Assess How a Part Changes Over Time Using a 3D Laser Scanner

by David O’Connor, Director of Technical Services, Shapegrabber

3D laser scanners are invaluable tools for part comparisons, such as:

  • Comparing a manufactured part to its intended design (CAD model) to analyze deviations
  • Comparing a new part to an older known good part to troubleshoot problems

An equally valuable but less well-known method is to compare a part to itself. Doing so allows you to see how a part has changed over time due to factors such as:

  • Part wear
  • Environmental conditions
  • Cooling effects
  • Etc.

For example, a brake pad manufacturer can use a Shapegrabber 3D scanner to scan a new brake pad as it comes off the line. The pad can again be scanned after use (or simulated use).

After the data from both scans is imported into 3D scanner inspection software, the pre- and post-wear data can be compared, and the manufacturer can see exactly how the brake pad has changed. The same approach can be taken with a turbine blade by scanning it off the production line and again after a certain number of hours of use.

Continuous Process Improvement

The information that can be gained by comparing a part to itself has numerous benefits and contributes to continuously improving designs and processes. This includes:

  • Design feedback – To help determine whether the design or materials need to be adjusted for greater durability or performance under certain conditions.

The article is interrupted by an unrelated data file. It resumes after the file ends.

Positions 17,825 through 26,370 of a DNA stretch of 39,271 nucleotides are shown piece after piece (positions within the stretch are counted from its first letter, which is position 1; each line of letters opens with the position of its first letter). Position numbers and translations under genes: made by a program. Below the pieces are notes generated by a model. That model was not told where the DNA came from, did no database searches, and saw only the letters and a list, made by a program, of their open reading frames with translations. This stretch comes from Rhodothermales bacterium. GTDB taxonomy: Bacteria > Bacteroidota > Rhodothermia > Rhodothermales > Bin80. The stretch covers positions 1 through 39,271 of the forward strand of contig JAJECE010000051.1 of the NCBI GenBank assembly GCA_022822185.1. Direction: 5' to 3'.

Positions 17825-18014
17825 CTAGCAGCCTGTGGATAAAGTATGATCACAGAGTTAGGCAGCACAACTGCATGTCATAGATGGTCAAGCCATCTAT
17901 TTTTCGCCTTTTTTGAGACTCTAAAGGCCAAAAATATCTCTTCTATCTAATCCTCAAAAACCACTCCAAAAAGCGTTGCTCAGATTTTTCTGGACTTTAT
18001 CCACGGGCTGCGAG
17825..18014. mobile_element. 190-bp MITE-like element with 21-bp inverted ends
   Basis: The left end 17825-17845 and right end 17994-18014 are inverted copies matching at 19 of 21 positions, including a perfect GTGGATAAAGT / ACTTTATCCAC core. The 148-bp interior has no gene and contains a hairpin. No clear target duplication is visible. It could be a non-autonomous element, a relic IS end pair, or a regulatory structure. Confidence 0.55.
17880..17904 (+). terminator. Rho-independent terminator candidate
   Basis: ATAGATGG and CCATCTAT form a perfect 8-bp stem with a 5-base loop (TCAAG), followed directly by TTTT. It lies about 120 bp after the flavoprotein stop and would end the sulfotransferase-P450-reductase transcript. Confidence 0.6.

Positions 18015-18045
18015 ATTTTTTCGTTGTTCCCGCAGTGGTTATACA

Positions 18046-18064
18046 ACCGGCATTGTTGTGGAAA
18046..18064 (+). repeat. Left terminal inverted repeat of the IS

• Manufacturing feedback – A part can be scanned in its free state, then assembled into the final product and scanned again. By comparing the assembled version of the part to its free state, designers and manufacturers can identify how stresses introduced during assembly will distort the part.
  • Maintenance planning – To help to develop appropriate maintenance plans.
  • Customer requirements & warranties – Automated, visual reports showing dimensional deviations over time can be used to show customers that parts are wearing within specifications.

Case Study: Measuring Warpage in Injection-Molded Plastic Parts

To use the Shapegrabber Ai810 3D laser scanner to analyze how a plastic part changes shape as it cools after being removed from the mold, operators quickly scan a target part as soon as it is removed from the mold, and then repeatedly scan the same part at regular intervals as it cools. The first set of scans is used as a baseline for comparison and each subsequent set of scans is compared to the original.

As the images below demonstrate, this approach provides a useful visual and dimensional representation of how the part distorts during the cooling process. This insight into how the part geometry can affect the cooling process facilitates design improvements to reduce warpage.

Scan data of actual plastic part (the sleeve of an epinephrine auto-injector) 2 minutes, 3 hours, and 24 hours out of mold.

This same technique can also be used to determine how long a part needs to cool before it is dimensionally stable before being tested, approved, assembled, or shipped.

What Could YOU Measure?

There is no limit to the applications for comparing two versions of the same part using a Shapegrabber 3D scanner. The fast and easy operation of our automated scanners makes it possible to apply this technique throughout the design and manufacturing process.

The visual nature of scan data and 3D model comparisons of a part’s entire surface geometry combine to provide insights that are simply not possible using traditional measurement tools like CMMs, calipers and gauges.